A group of activists are organizing a peaceful protest against Sea World on the Gold Coast this coming Saturday (May 12) in an effort to get them to stop breeding dolphins in captivity.
Organisers say the event has been timed to coincide with International Empty the Tanks day, a global day of protest calling for an end to dolphin and whale captivity.
Local marine-conservation charity Action for Dolphins says it ‘aims to bring an end to dolphin captivity in Australia’.
The group has hired a truck billboard that will display messages from people around the world ‘urging Sea World to do the right thing and ban captive breeding’.
It claims that during Sea World’s live performances, dolphins are ‘forced to perform circus tricks to loud music and lift heavy trainers up on their noses under the hot, Queensland sun’.
Action for Dolphins’ Advocacy Director Jordan Sosnowski, says there is scientific evidence to show captive dolphins suffer ‘stress, behavioral abnormalities, high mortalities, and breeding problems’.
‘Despite this, Sea World continues breeding highly intelligent dolphins in artificial pools for entertainment,’ she said.
‘People no longer want to see these sentient animals suffering – which is why four out of five Australians are not in favour of dolphin captivity.’
Ms Sosnowski dismisses claims that Sea World’s captive breeding program aids conservation, stating, ‘Dolphins are not endangered. Every dolphin Sea World breeds in captivity takes the place of one that could be rescued from the wild.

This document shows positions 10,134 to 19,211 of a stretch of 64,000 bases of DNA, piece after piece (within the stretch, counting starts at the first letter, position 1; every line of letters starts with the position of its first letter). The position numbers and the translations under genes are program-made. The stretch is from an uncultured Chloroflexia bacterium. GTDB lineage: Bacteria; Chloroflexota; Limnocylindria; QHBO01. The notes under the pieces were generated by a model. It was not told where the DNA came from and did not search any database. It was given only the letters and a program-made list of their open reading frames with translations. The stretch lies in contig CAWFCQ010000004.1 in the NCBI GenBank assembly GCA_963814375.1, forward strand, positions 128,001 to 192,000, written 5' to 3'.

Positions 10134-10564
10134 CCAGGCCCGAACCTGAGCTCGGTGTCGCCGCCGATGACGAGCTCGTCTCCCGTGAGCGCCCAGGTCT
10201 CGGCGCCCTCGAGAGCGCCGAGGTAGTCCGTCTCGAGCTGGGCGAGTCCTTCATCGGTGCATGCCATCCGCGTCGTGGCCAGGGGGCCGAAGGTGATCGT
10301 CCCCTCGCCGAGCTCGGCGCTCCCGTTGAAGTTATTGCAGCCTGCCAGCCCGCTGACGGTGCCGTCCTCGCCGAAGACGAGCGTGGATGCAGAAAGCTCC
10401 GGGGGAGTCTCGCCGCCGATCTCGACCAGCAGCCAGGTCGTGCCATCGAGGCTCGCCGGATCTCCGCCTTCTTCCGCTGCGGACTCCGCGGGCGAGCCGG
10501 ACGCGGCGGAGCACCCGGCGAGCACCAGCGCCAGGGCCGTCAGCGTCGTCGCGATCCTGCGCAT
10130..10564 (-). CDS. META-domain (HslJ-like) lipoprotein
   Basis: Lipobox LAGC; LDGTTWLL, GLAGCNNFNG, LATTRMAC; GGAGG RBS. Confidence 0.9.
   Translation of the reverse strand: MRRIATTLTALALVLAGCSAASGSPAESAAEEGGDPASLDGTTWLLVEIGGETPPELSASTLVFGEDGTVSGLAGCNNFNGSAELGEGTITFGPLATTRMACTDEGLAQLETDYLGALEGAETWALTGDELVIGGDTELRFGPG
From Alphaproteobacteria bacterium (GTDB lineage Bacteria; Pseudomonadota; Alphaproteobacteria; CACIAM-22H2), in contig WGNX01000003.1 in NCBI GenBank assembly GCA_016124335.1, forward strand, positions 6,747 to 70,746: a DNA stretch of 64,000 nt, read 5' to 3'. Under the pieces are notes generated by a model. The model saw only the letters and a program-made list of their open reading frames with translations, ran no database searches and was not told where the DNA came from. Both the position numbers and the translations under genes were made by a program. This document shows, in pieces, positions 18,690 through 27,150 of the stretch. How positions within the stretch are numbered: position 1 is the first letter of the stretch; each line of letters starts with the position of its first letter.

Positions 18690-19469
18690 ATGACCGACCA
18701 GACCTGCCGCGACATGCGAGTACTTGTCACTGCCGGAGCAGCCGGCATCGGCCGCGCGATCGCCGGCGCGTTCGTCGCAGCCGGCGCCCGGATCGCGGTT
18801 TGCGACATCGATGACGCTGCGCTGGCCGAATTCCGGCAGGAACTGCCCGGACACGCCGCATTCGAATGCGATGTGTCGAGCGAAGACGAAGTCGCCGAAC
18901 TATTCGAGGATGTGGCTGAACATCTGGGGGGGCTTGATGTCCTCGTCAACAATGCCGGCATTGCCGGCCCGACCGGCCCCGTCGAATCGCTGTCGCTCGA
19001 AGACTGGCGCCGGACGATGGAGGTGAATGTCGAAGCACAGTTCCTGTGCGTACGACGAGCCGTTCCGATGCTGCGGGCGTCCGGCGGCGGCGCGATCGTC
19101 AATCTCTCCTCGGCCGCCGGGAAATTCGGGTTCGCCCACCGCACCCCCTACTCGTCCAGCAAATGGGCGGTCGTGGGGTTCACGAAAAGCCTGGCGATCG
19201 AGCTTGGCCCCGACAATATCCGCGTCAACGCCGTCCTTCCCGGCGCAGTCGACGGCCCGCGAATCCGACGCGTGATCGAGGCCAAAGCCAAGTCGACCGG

‘There’s just no way to justify deliberately breeding dolphins in captivity. It doesn’t help conservation, or rehabilitation. It’s purely for profit, and it has to stop.
‘Sea World’s annual takings are estimated at more than $133 million. It spends less than one per cent of that on rescue, research and rehabilitation. It clearly prioritises profit over the welfare of animals,’ she said.
A spokesperson for Sea World told Echonetdaily that the company was ‘aware that some people do not support the idea of animals in human care,’ but added ‘we are proud of our passionate team, our world-class facilities and our position as a global community leader in marine conservation and education’.
‘Sea World has an exemplary record of animal care, research and rescue accomplishments thanks to its professional husbandry, veterinary care and world class facilities, including some of the largest filtered natural sand bottom lagoons for dolphins,’ the spokesperson said.
‘The health and wellbeing of our animals is of the utmost priority at Sea World and we have a strong reputation for caring for marine animals. Sea World is an accredited zoological institution under the Zoo and Aquarium Association and is also regulated by the Queensland Government.
‘Sea World runs a not for profit Sea World Research & Recue Foundation through which we have rescued, rehabilitated and released thousands of marine animals as well as funding over 180 marine research projects with high scientific merit,’ he said.
Action for Dolphins encourages members of the public to join their peaceful protest this coming Saturday, May 12, outside Sea World.